Sensor 'Fish' Measures Journey Through Hydroelectric Dams

by / November 11, 2014

For young salmon in the Pacific Northwest, the trek toward the ocean is a treacherous one -- it must dodge predatory birds and sea lions, and hydroelectric dams introduce manmade currents that sweep fish past swirling turbines and other obstacles.

Though most juvenile salmon survive this journey every year, scientists at the U.S. Department of Energy's Pacific Northwest National Laboratory (PNNL) are using an upgraded synthetic fish to help existing hydroelectric dams and new, smaller hydro facilities become more fish-friendly. The latest version of this Sensor Fish, pictured below, is a small tubular device filled with sensors that analyze the physical stresses fish experience. And, compared to its predecessor, it measures more forces, costs about 80 percent less and can be used in more hydro structures, according to the PNNL.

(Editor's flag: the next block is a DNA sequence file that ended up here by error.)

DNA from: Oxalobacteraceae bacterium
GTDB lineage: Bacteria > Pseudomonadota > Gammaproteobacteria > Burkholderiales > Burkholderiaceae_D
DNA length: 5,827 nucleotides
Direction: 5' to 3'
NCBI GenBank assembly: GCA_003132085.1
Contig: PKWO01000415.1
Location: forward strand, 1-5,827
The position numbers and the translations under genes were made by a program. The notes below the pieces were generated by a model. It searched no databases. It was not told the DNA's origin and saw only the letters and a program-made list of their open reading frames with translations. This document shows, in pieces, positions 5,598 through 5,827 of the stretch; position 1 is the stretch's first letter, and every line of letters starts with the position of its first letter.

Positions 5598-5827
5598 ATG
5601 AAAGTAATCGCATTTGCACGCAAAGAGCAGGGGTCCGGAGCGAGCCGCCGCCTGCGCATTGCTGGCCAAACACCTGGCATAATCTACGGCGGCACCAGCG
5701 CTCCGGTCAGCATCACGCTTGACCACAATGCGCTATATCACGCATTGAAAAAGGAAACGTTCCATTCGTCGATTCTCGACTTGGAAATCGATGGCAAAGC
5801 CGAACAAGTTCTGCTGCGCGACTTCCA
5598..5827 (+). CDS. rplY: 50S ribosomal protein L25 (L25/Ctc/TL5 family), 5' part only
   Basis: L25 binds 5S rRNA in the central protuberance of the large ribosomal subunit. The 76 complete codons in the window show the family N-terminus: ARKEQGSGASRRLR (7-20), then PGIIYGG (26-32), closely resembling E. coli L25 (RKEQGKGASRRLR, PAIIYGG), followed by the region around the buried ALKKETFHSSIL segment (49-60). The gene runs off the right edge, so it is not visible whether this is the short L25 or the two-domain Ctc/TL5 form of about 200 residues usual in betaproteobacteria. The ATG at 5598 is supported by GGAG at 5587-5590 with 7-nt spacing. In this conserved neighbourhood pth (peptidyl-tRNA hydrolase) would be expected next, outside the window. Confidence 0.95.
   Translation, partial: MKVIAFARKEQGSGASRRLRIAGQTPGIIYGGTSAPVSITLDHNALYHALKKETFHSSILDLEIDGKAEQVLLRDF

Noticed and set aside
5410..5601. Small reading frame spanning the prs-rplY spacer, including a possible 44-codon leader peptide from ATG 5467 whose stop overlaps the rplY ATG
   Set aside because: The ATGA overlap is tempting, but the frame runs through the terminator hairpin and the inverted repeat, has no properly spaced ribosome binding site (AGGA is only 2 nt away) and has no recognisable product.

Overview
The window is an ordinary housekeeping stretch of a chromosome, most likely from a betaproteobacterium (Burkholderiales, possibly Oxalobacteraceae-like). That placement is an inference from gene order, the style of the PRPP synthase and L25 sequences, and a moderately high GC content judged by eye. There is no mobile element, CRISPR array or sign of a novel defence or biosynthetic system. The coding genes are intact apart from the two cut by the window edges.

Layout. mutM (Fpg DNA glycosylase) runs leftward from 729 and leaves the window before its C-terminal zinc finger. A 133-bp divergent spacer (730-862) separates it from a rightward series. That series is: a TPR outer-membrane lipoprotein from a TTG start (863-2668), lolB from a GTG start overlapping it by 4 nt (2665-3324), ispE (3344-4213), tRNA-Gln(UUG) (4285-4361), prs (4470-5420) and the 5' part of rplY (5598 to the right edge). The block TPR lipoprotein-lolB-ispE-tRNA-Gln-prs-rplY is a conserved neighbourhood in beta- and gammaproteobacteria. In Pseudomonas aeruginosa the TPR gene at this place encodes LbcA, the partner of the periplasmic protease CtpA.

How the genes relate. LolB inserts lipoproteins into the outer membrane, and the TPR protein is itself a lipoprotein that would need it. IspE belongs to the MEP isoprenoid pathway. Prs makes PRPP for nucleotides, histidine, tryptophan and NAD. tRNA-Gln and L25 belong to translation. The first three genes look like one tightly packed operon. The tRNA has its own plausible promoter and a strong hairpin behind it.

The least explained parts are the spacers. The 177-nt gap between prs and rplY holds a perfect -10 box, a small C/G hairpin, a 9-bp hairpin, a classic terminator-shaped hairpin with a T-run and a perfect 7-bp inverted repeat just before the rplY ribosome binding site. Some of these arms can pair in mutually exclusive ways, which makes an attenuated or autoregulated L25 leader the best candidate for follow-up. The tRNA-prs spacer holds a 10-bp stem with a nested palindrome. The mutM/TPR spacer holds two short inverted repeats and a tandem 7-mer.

"The earlier Sensor Fish design helped us understand how intense pressure changes can harm fish as they pass through dam turbines," said lead Sensor Fish developer Daniel Deng, a chief scientist at the Department of Energy's PNNL, in a press release. "And the newly improved Sensor Fish will allow us to more accurately measure the forces that fish feel as they pass by turbines and other structures in both conventional dams and other hydro power facilities. As we're increasingly turning to renewable energy, these measurements can help further reduce the environmental impact of hydropower."

The upgraded sensor fish is the same size as a juvenile salmon -- approximately 3.5 inches long and 1 inch in diameter -- and measures pressure, acceleration, strain and turbulence, among other things. It weighs about 1.5 ounces and costs $1,200.